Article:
And this was while he was competing for targets with an older, future NFL star in the making (Jayden Reed). Coleman had more catches, targets, yards and TDs than the future second-round pick despite being three years younger than Reed.

The transfer to Florida State for the 2023 season marked a new chapter for Coleman, where he continued to excel. Coleman’s proactive alpha mentality and skill at contested catches are particularly distinguished. But as we know, they don’t always translate to the next level when it comes to contested catch savants.

Ergo, Coleman’s game is not without areas for improvement. His route sharpness and run-blocking intensity could see enhancements and acceleration concerns might affect his long-speed capabilities. Separation from defensive backs at the next level will be a challenge for him to overcome.

Case in point, Coleman ran a 4.61 40-yard dash (17th percentile) at the NFL Combine, further raising question marks about his ability to separate at the next level. His vertical jump was 38″ (80th percentile) and his broad jump was 127 inches (86th percentile). He’s explosive when he can get the ball in his hands but it’s a matter of him getting the rock first…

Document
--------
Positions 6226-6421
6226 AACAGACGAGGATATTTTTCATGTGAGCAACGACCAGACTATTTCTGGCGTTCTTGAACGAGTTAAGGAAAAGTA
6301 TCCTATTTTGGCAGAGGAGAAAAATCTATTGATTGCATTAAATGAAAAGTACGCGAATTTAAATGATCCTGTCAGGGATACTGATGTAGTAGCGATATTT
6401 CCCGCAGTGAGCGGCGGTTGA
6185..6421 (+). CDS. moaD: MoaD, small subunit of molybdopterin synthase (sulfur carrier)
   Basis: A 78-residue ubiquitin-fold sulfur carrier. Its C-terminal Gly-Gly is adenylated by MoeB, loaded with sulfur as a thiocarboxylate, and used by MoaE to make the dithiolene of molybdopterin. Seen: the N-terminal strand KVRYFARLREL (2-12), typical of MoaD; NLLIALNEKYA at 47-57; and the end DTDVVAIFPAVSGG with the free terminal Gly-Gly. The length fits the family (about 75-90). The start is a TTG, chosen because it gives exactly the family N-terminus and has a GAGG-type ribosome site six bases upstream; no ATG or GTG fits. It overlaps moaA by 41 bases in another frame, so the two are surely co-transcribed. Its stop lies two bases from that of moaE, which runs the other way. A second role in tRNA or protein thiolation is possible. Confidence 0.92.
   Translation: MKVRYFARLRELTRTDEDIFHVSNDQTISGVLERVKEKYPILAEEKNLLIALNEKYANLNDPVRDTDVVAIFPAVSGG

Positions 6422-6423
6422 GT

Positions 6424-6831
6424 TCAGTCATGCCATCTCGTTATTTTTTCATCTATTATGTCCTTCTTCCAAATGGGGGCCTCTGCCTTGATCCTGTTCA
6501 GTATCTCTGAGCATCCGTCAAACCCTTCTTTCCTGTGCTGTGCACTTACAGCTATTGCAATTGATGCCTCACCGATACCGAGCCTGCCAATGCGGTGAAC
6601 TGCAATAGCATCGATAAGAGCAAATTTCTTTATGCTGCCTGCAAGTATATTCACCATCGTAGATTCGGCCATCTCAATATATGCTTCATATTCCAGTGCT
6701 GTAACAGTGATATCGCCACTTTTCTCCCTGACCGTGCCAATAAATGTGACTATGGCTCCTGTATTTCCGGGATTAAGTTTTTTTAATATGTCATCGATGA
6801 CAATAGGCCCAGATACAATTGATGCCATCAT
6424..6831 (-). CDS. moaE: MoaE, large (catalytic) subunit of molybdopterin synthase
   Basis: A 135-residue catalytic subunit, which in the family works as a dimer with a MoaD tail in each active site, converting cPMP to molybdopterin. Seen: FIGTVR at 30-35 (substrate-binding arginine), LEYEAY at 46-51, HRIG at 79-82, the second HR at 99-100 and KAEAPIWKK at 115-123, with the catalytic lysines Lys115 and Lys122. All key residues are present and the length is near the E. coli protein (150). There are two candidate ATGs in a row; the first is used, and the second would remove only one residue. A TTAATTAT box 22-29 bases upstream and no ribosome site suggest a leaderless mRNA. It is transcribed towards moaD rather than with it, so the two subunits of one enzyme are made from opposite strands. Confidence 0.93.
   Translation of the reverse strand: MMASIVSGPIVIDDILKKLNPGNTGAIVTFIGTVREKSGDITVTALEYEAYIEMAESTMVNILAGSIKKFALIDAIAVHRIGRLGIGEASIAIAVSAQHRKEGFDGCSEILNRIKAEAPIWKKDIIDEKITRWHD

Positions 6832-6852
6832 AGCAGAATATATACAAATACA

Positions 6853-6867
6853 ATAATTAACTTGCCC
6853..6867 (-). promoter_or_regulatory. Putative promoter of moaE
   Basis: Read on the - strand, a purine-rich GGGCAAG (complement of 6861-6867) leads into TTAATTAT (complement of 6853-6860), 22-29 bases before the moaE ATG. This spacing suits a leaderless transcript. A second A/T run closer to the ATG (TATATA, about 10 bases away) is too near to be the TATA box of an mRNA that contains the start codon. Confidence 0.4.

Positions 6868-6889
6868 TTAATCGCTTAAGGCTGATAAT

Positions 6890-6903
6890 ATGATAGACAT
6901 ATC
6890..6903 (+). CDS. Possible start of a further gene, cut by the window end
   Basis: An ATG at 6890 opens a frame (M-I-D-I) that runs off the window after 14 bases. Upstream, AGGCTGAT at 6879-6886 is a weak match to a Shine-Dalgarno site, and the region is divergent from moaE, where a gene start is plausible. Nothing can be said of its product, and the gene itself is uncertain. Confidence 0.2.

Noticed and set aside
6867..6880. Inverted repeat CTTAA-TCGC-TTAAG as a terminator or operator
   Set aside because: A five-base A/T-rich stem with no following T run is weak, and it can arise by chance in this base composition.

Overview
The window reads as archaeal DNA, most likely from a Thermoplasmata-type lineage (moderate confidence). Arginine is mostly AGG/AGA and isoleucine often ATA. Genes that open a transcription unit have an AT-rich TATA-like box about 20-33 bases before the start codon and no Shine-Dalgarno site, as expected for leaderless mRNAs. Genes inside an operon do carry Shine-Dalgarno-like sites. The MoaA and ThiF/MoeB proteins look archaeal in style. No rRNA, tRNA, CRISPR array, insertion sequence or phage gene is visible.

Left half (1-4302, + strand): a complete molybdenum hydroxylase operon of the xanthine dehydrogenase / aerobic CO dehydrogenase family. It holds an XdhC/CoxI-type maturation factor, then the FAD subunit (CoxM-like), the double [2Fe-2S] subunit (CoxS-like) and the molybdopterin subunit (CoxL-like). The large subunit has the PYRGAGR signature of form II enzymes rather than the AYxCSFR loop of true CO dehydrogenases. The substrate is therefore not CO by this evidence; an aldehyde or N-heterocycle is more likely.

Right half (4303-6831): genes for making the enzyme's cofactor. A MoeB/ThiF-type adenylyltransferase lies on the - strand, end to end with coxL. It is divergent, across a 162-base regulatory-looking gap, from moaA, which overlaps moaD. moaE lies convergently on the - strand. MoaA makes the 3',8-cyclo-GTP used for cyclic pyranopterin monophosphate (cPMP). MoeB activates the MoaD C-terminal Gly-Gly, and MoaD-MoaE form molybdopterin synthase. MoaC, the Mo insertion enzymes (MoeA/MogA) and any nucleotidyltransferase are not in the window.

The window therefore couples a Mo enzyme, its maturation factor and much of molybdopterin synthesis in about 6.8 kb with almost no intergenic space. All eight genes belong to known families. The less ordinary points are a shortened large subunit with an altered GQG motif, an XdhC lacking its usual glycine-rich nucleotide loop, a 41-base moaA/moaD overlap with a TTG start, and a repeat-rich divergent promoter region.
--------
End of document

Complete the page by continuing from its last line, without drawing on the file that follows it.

Because he has a speed, as he was timed at 20 miles per hour in NFL Next Gen Stats running the gauntlet drill. Probably a better indicator of his true “game speed.”

If rookie dynasty drafts penalize Coleman too drastically for his slow 40 — note it’s the same time as Amon-Ra St. Brown — the other aspects of his profile are worth buying at a discount. If the only narrative surrounding Coleman is the bad 40-time and not the fact he out-produced Reed at Michigan State… I’ll take the latter to the bank.

Audric Estime (RB – Notre Dame)

Unfortunately for Audrice Estime, he ran a snail-like sluggish 40-yard dash at 4.71, not too dissimilar to former Notre Dame’s Kyren Williams‘ 4.65 40-yard dash. The Fighting Irish aren’t keen on prepping their RBs for the 40-yard dash.

However, Estime’s vertical was strong at 38″ (87th percentile) and the broad jump was 10’5″ (89th percentile), showcasing his explosiveness.

The concern with Estime is that his poor 40-yard dash hurts his draft capital. But for his player evaluation, it doesn’t make me downgrade him too substantially. I’ll likely scoop up the dip on Estime with his ADP going down due to the bad 40-time.

Still, the track record of RBs with 4.65-plus 40s is not kind and presents a risk that shouldn’t be taken on until Estime hits rookie flier territory. It would make him an outlier — not something you should bet on. Considering Estime’s draft comp by NFL.com’s Lance Zierlein is Jamaal Williams… we are entering close to Estime as true plodder status. Woof.

If only Estime had followed the path of Tyjae Spears — who elected to not run the 40-yard dash last season — opting to rest his laurels on his tape and elite jumping drills.